Moving on from Diani
Last week I spent my remaining time on Diani swimming in the sea, reading (Amitav Ghosh’s The Glass Palace – incredible book!) and eating. In my delight at having a kitchen I cooked three large, warm meals per day, and put on lots of weight, reclaiming all the pounds I had lost during the previous illness and starvation! I was sorry to leave the white beach with its green sea and whispering palm trees, and at night, the view out over the Indian Ocean of all the stars and the rising full moon reflecting brightly above the dark, lapping water. But all things come to an end, and I knew that the next stage waiting for me would be full of its own charm as well.
I met up with Sophie before she left Diani to fly home; we went to the Eis Cafe again. She once again impressed me with her bartering skills at the Maasai souvenir stand as well. Sophie left the Colobus Trust on Friday (where she’d been doing conservation volunteering) and I left Beachalets on the Sunday. And now we are both gone from Diani and the pristine white sands and coconuts of the south Kenya coast.
I checked out of my cottage at 9.30am on the Sunday morning, walked down the Beachalets drive and crossed the road, ditched my backpack on the opposite bank and prepared to wait for a matatu to take me to Likoni. In fact I only had to wait about a minute; I saw a matatu up the road by the KFI supermarket stand turn in the road and drive down towards me. It turned in the Beachalets drive and opened the door for me.
“You’re going to Likoni?” I asked.
“Get in. I take you to Ukunda,” the matatu boy told me.
And so my onward journey had started! I got off in Ukunda to change matatus, and there a strange thing happened. I got on,unfortunately got squished right at the back,with my backpack on my lap, I couldn’t lean forward, or sit up straight, or see anything out of the windows. My neck was permanently twisted to the right because of the closeness of the ceiling. But the strange thing was that several people afterwards refused to board the matatu, because the only available seat was next to me. One man explained that they were refusing because they didn’t want to sit next to a white person. He laughed after he told me this, and seemed to find it amusing. Or perhaps there was just no other way to approach it. At the time, in my discomfort and helplessness, and desire to get moving, I remember just thinking, “Well,there’s nothing I can do about that.” But when I thought about it a bit later it quite upset me, never having before encountered that kind of blind racism. I felt sorry for the matatu boy and driver who because of me had lost the fare of those passengers, who plain refused to get on the bus despite his efforts.
I got off the matatu at Likoni, with the conductor helping me extract my backpack all the way from the back seat, and complaining that it was too heavy. He was a nice guy and after all the other passengers had gone, and as I was strapping on my pack, we had a chat. I explained what I’d been doing in Kenya, for, wow 7 weeks, and said my next plan was to go to Lamu. At hearing this both he and the driver became quite energised. “Be careful in Lamu,” he said, “those Somalis are up to no good!” I was surprised at his opinion, but once again more pressing and immediate concerns were on my mind.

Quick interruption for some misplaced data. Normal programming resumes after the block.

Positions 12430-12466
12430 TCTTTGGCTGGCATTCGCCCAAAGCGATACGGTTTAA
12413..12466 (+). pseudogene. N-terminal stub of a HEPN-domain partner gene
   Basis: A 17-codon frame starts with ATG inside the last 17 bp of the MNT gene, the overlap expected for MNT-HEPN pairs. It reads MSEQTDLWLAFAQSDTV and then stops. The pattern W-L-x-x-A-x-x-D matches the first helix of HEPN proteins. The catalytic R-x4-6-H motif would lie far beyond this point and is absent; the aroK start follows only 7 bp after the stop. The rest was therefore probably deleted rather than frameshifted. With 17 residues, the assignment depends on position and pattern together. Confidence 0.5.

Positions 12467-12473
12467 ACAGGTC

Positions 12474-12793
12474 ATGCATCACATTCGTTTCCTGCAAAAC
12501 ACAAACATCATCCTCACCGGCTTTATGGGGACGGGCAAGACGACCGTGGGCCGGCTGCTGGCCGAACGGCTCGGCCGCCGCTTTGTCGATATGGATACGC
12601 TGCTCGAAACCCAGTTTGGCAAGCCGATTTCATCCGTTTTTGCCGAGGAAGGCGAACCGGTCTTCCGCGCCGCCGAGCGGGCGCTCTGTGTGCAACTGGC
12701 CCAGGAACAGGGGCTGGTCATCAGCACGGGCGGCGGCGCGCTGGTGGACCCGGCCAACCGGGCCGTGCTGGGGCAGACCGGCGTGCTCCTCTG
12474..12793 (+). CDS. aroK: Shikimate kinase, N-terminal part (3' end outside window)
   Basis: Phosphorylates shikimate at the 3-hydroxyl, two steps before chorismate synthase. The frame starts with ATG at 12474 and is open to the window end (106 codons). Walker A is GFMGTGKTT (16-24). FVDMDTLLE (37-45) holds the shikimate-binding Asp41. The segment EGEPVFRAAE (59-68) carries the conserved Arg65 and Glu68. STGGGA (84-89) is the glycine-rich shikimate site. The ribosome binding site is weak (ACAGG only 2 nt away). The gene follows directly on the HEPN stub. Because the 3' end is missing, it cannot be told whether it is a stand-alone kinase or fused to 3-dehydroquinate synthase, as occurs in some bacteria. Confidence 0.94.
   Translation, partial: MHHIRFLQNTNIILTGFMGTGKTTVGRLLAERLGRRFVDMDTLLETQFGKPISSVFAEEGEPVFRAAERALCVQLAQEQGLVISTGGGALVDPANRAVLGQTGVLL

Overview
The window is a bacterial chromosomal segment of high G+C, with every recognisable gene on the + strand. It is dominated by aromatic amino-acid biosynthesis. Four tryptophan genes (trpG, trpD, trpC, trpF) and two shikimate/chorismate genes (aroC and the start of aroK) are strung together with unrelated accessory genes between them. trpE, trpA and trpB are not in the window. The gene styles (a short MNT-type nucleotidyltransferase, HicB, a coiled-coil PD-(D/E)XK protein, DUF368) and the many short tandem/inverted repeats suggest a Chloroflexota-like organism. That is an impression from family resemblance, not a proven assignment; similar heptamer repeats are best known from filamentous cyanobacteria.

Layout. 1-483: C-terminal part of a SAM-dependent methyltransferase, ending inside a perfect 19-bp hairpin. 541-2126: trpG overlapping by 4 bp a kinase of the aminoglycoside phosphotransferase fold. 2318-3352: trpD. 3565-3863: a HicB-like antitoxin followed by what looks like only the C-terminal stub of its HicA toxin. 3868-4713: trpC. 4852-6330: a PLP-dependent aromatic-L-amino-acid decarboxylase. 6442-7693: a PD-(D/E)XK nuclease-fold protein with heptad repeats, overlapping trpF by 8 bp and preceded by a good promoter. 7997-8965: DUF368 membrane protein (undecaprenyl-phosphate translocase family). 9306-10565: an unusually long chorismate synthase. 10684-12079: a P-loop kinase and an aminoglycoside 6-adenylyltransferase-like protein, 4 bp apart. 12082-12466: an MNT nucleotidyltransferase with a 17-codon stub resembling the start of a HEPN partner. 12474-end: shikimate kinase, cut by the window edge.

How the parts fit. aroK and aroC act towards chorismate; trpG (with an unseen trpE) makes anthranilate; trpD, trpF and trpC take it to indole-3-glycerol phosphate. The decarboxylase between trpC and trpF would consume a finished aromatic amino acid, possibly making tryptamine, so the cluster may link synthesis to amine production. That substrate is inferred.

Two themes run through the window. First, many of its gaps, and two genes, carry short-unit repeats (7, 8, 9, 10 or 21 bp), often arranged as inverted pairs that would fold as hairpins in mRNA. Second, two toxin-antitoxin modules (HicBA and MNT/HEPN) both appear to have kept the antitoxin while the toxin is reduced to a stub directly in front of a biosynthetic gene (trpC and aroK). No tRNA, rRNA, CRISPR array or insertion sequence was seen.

“Where’s the ferry?” I asked him, but he was still telling me about Somali guerrillas on the way to Lamu.
The matatu was driving off by now, and I was still trying to find out where the ferry was.
“Which way?” I shouted after the retreating matatu. The boy, leaning out of the door in standard dramatic pose, pointed right and called back something else about Somalis: “Very bad! Be careful!”
Afterwards I crossed the street, found the entrance, and waited with the hundreds of other foot passengers, crammed into the holding area at the ferry dock like cattle in a pen, standing and sweating in the extreme heat. I crossed on the ferry, got ‘collected’ climbing the slope up the opposite side of the port by a tuktuk tout; touts are always very tuned in to people who are looking for something but don’t know how to find it. I was indeed looking for a tuktuk, but realised I was now at the disadvantage, having been found and appropriated, steered to a particular driver without any choice in the matter. I had a half-hearted argument with three men who were charging me double, gave up, because of the heat, and being outnumbered, and just apathy, got in and had a nice breezy drive round Mama Ngina Drive, on the seaward side of Mombasa, past the remains of Fort Joseph, the Baobab forest, and the golf course. Arrived at my hotel, the New Palm Tree, where I had stayed before when travelling through Mombasa on the way to Diani.
I had arrived at my hotel, and having stayed there once before I was prepared. When the woman at reception told me the price of a single room – 2500 shillings / 23 pounds – I asked if she had anything cheaper. She looked at me again, looked at my shirt that no matter how many times I wash it, I can’t get the red dust out of it, stained by African mud and patched with sweat, my backpack on my back, my wild hair washed with soap in salt water, and for the first time saw through my white skin to the genuine lack of means beneath.
“We can make it 2000,” she said. “That’s OK?”
“Yes,” I said, thinking: “Sure!” I had not expected such a victory so easily.
She showed me to my room, although for about ten minutes she couldn’t unlock the door, kept trying and failing. I sympathised, since I too have spent many an hour struggling with locks here. My cottage in Diani was wonderful but that didn’t lock properly either.
I set down my stuff and then went for a wander. The security guard/ askari was very confused as to the direction I was heading in.
“You want Fort Jesus,” he told me. “That way.” Pointing right.
But I have already seen Fort Jesus and the harbour and the Old Town. I was going left into the city, on a mission. But my mission was foiled because everywhere was closed, shop fronts locked up and barred. This I still find very puzzling. It was Sunday, but Mombasa is Islamic, not Christian, and I’m sure shops in Kitengela were open on a Sunday, and that is only a small town, while Mombasa is the second city. I wanted to see what Tourist Information would tell me about buses to Lamu. They were shut but at least I found where the office is, just past the large white aluminium tusks that arch over Moi Avenue in a large “M” across the road. It was a feat to find the real one, as it was poorly signposted and looked dilapidated, and there are many fake tourist info centres all the way along Moi Avenue, which are really travel agency companies trying to dupe unwary tourists. It reminds me of Indiana Jones and the Last Crusade, where Indy has to choose the Holy Grail. All the fake grails are more elaborate and impressive than the real one, and it is exactly the same with tourist information offices in Mombasa! The real one is the dilapidated, poorly marked one. An interesting lesson. I was more aware of the situation this time as I had already fallen for the “fake tourist information” ploy in Diani! Also the map in my Rough Guide located where the true Tourist Info office was, which was extremely helpful.